Baghdad – With its financial outlook darkening by the day, Iraq is considering slashing its massive public payroll — an unpopular move likely to renew protests as a new government takes the helm.
The new premier Mustafa Kadhemi, Iraq's 53-year-old former spy chief, took office early Thursday in a step that could put Iraq on steadier ground as it faces a staggering economic crisis.
OPEC's second-largest producer has been hit hard by the double-blow of collapsed crude prices and the COVID-19 pandemic, which have hacked at its revenues from oil sales.
Iraq's GDP is set to shrink by 9.7 percent this year, say World Bank projections, the worst annual performance since the U.S.-led invasion that toppled Saddam Hussein in 2003.
Poverty rates may double, the World Bank has predicted.
Last month, Iraq raked in just $1.4 billion in oil revenues — less than a third of the $4.5 billion it needs each month to pay for public salaries, state pensions and government running costs.
Faced with this grim reality, officials may put the bloated public sector payroll on the chopping block, according to two senior officials involved in the talks.
That could spell trouble ahead. In Iraq's bloated public sector, lucrative posts are often handed out or traded based on cronyism and patronage, or created to take steam out of boiling popular anger.
While base salaries would remain untouched, the cuts would slash sizeable "allocations" packages, which made up two thirds of the $36 billion budget for salaries last year.
The packages include cash bonuses or perks like cars and houses, based on factors including seniority, education level, children — or, informally, political and family ties.
"The cuts we are exploring include slashing high-level public servants' allocations by more than half, mid-level by 50 percent, and low-level by about 30 percent," one top official said.
The Cabinet is also considering a freeze on new hiring and promotions, cuts to military spending and halting maintenance for government buildings.
Authorities may even print currency to pay salaries, which would force the central bank to dip into its $60 billion in foreign reserves to shore up the dinar-to-dollar rate.
The measures are part of an "emergency financing document" that would give the government just $54 billion to spend this year, a little over one third of a draft 2020 budget that was never passed.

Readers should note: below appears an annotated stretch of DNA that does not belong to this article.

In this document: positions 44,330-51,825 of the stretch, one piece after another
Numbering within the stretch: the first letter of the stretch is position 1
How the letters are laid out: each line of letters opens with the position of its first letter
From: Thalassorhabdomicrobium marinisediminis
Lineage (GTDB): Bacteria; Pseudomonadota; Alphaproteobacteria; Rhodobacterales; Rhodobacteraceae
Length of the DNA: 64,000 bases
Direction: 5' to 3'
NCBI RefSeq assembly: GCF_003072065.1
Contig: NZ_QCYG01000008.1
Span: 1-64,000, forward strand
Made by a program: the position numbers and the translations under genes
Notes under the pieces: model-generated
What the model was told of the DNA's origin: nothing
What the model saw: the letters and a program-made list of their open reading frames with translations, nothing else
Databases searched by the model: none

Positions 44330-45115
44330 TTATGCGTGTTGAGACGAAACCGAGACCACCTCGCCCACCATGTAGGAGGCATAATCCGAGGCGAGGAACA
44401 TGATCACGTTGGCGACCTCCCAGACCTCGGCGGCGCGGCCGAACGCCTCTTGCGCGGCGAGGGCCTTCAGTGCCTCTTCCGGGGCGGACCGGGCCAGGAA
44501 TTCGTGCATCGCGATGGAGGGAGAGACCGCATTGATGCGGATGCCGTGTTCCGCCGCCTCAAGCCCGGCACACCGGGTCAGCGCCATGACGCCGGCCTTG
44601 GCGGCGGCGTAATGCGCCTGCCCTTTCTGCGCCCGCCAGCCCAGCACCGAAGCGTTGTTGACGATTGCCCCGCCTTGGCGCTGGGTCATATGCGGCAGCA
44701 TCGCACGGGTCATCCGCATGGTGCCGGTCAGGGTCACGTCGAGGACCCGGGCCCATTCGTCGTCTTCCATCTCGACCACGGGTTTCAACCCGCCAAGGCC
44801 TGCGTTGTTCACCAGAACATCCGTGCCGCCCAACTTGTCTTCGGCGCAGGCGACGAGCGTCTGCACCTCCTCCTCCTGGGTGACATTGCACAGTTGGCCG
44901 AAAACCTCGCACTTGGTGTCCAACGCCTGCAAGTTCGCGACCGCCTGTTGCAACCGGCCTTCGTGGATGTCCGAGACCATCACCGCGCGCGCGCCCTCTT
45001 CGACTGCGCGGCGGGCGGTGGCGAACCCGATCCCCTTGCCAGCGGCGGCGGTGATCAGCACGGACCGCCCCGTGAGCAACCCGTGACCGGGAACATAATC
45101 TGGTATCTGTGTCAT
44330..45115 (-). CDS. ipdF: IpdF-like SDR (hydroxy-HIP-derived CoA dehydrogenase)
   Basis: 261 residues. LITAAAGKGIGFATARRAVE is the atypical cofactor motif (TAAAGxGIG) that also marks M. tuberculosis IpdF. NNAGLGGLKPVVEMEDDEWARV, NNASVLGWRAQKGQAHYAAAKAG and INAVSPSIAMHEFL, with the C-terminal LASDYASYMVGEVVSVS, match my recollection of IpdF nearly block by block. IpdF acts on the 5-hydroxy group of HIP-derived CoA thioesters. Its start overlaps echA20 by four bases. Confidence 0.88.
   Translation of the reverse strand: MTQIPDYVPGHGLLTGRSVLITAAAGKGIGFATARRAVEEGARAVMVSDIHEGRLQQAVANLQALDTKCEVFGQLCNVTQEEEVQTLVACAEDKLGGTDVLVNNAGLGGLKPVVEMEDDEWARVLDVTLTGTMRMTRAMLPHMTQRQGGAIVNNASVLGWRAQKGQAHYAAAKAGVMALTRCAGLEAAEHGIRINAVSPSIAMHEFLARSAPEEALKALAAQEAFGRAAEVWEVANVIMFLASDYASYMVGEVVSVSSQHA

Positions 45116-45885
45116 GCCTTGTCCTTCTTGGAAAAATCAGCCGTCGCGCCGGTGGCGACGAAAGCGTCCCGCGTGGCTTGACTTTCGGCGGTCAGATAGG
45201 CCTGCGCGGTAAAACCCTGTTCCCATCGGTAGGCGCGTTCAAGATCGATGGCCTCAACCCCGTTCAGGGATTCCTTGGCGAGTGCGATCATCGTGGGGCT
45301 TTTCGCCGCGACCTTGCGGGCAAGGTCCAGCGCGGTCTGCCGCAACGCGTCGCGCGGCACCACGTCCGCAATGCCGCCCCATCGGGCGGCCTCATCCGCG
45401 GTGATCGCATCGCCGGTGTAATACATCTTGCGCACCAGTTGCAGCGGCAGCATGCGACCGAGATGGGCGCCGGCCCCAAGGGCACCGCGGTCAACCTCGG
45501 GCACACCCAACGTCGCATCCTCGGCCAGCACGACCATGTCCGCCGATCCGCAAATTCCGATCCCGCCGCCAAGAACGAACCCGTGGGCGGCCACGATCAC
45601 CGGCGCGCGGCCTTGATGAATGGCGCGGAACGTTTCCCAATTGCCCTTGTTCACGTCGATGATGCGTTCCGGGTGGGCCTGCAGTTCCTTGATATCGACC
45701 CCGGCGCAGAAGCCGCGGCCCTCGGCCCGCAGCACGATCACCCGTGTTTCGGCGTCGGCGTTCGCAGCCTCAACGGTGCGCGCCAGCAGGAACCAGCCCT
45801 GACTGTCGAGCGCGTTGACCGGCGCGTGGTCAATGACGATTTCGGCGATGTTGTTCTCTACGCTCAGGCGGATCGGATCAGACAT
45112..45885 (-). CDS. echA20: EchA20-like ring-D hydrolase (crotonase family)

"It's the first time we'll have to do something like this," the official said.
But with the deficit growing each month, "any kind of measures the government will take now to try to avoid economic disaster is really too little, too late," said Iraqi economic analyst Ali Mawlawi.
The government pays salaries to four million people, pensions to three million and welfare to another one million, meaning one out of five Iraqis gets some kind of state payment.
The former government of prime minister Adel Abdel Mahdi, like prior Cabinets, hired to please political allies, Mawlawi said.
"Oil prices were up when he took power, which lulled his government into a false sense of security. They expanded the public sector beyond control, and that has led to this serious fiscal crisis."
For 2019, the government budgeted a 13 percent increase in its salary expenses and a 127 percent jump in pensions, according to a World Bank analysis.
Late last year, it hired at least 500,000 staff in a bid to appease anti-government protesters angry over unemployment and corruption, swelling salary expenditures again by 25 percent.
Its public hiring is a holdover from the socialist era where university graduates are theoretically hired by a relevant ministry immediately upon graduation.
Lucrative government posts are sold for sums reaching hundreds of thousands of dollars depending on rank, while the private sector is woefully underdeveloped.
"This is an economy that doesn't create jobs," said Wael Mansour, the World Bank's senior economist on Iraq.
That spells trouble for a country that has one of the fastest growing populations, set to expand by another 10 million in the next decade to hit 50 million.
"If they really want to make a dent," Mansour said about state spending, "the only place where they could do that is wages."
But such austerity measures "could spark more social unrest, with already poor public services and high unemployment," the World Bank admits.
Kadhimi had hoped not to launch his tenure with the cuts, but the fear of a public backlash had kept Abdel Mahdi's caretaker government from executing them.
"No one wanted to take responsibility," said a second official involved in developing the emergency measures.
He described meetings where caretaker ministers were more focused on signing last-minute contracts that would earn them quick kickbacks, knowing their time in government was ending soon.
But given oil revenues are set to decline even further in May with prices and demand low, things may only get worse.
"If we don't agree on something fast, there will be no money in June," the official said.
"We will have to have a total government shutdown — and that's never happened before."
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